Life as a teenager can be difficult enough – but being a teenager with Asperger’s Syndrome brings a whole new set of challenges.
Asperger’s Syndrome is a social communication disorder. It was previously recognised as a disorder in its own right, but since the DSM-V was published in 2013, it is considered to fall into the category of Autism Spectrum Disorders.
However most people still tend to think of Asperger’s as a separate disorder.
Teenagers with Asperger’s Syndrome lack the intuitive ability to understand the unwritten and ever-changing rules that govern human behaviour, for example, non-verbal signals such as facial expressions, body language and tone of voice. As a result they find it difficult form and maintain social relationships with others who may be unaware of their challenges. They may not “get it” when an adult is angry with them.
In addition, teens with Asperger’s tend to express very few emotions on their faces, and may use few gestures to express themselves, so can be seen by others to behave in a somewhat robotic manner.otionally robotic.
Verbal communication is also difficult, with the teenager with Asperger’s usually having trouble with taking turns in conversations. They may want to do all the talking without appearing interested in what anyone else is saying, or struggle to notice the reaction of people listening to them.
They often become fixated on a special topic, interest, or object, and want to talk about that and only that, and generally appear to be focused only on their own needs.
Because they take things literally, joking, sarcasm and teasing can go over their heads and be confusing for them.
The good news is, teenagers with Asperger’s may learn some of the rules of social interaction and socialise quite well at times, and can improve with age. However remembering and practising the rules all the time can be exhausting as it does not come naturally.
Because of their ongoing challenges in social communication situations, the child with Asperger’s tends to get easily upset, frustrated and overwhelmed. On occasions due to their sensory sensitivities, they can display sudden aggressive behaviour.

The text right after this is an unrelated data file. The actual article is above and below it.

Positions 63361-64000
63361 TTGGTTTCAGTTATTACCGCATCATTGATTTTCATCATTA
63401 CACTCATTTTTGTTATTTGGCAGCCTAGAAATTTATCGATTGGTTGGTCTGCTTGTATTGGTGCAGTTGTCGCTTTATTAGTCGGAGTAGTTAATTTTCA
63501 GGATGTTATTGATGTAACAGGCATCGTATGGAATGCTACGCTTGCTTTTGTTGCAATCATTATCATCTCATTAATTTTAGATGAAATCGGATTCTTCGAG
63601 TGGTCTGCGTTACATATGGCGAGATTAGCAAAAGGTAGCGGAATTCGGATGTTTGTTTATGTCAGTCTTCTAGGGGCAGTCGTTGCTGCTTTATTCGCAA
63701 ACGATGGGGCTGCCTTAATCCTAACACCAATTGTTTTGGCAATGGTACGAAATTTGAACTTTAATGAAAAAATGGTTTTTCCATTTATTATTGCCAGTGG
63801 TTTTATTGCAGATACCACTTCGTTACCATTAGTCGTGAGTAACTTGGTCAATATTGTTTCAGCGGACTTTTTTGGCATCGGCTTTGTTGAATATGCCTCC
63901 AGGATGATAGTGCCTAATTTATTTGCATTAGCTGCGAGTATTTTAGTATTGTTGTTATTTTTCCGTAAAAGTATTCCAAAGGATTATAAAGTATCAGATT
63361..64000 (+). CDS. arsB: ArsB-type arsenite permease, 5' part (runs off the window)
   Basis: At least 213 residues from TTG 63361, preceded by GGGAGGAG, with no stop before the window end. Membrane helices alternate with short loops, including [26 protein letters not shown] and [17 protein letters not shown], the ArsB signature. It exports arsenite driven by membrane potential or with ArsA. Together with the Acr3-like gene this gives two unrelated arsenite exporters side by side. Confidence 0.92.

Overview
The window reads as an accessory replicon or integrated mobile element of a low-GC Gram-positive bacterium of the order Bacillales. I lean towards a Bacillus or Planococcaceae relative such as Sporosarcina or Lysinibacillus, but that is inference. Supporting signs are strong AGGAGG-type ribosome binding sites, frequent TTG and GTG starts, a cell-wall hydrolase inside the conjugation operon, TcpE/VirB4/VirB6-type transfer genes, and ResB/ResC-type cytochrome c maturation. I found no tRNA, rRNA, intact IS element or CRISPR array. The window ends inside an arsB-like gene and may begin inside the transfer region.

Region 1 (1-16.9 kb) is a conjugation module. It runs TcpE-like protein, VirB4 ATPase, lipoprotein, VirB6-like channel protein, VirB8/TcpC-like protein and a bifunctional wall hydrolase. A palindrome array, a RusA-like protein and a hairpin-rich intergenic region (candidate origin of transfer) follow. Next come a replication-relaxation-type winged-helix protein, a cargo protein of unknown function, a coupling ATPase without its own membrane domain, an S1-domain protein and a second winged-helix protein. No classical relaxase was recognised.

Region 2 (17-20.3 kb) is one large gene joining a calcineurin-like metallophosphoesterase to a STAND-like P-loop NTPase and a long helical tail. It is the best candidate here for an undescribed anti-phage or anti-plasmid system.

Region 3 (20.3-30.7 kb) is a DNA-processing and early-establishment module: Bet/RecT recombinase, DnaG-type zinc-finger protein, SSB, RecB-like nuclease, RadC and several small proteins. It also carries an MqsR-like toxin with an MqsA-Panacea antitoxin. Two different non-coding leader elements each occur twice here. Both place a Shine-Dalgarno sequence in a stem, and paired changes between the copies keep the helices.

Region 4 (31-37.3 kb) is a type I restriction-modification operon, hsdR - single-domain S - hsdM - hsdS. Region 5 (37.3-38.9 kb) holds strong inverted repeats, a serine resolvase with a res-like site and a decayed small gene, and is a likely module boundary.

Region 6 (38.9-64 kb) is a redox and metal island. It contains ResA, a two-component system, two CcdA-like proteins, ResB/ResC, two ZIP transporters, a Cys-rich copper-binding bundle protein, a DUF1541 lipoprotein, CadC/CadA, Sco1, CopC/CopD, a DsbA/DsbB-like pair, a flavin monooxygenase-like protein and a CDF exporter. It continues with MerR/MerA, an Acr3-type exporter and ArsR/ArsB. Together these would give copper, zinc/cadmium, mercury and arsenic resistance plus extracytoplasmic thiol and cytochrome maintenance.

As they grow older, and enter their teenage years, they may become aware of their differences, and experience ongoing anxiety which also may lead to feelings of depression.
Coping with Change
Teenagers with Asperger’s are resistant to any type of change. They like to follow routines and to know what they are doing day after day, including where they are doing it and with whom. They have difficulty in adjusting to any new situation and react badly or withdraw when conditions are changed without any form of transition.
Resisting new and different foods can be common in children and teenagers with Asperger’s; they can be very fussy, insisting on only eating a certain kind of food, a certain colour of food, and in a certain way.
Is There a Cure?
Each teenager with Asperger’s Syndrome (ASD) is different, so treatments vary. Medication is rarely given for Asperger’s itself, but may be used for any underlying disorder such as ADHD, anxiety, or depression.
While there is no known prevention or cure for Asperger’s syndrome, there are a number of ways to help your teenager. Such assistance may include helping them to cope with change, helping them manage their anger and frustration, and helping them build social communication skills.
Additionally, parents, in particular, may find it very helpful to understand the symptoms that their child displays, to learn to cope with meltdowns, and to implement specific strategies that will support their teenager.
Support is at hand, so if you and your teenager are having difficulty in coping, please make an appointment to see me. I have seen wonderful positive changes in children as they grow into young adults and useful and accepted members of the community, capable of leading constructive lives.
Author: Dr Jan Philamon, PhD, BA (Hons) Psychology, C Teach, JP (Qual) Qld, MAPS.
As a registered teacher and psychologist, Dr Jan Philamon has a wealth of experience with children, however she enjoys helping individuals and couples at any stage of life. Jan aims to help people to be the best they can be and find success: improved wellbeing, gaining a sense of empowerment that allows them to actively problem solve and manage obstacles constructively, as well as positively plan and achieve their personal and career goals.
To make an appointment with psychologist and hypnotherapist Dr Jan Philamon, try Online Booking – Loganholme or Online Booking – Mt Gravatt. Alternatively, you can call M1 Psychology (Loganholme) on (07) 3067 9129, or Vision Psychology (Mt Gravatt) on (07) 3088 5422.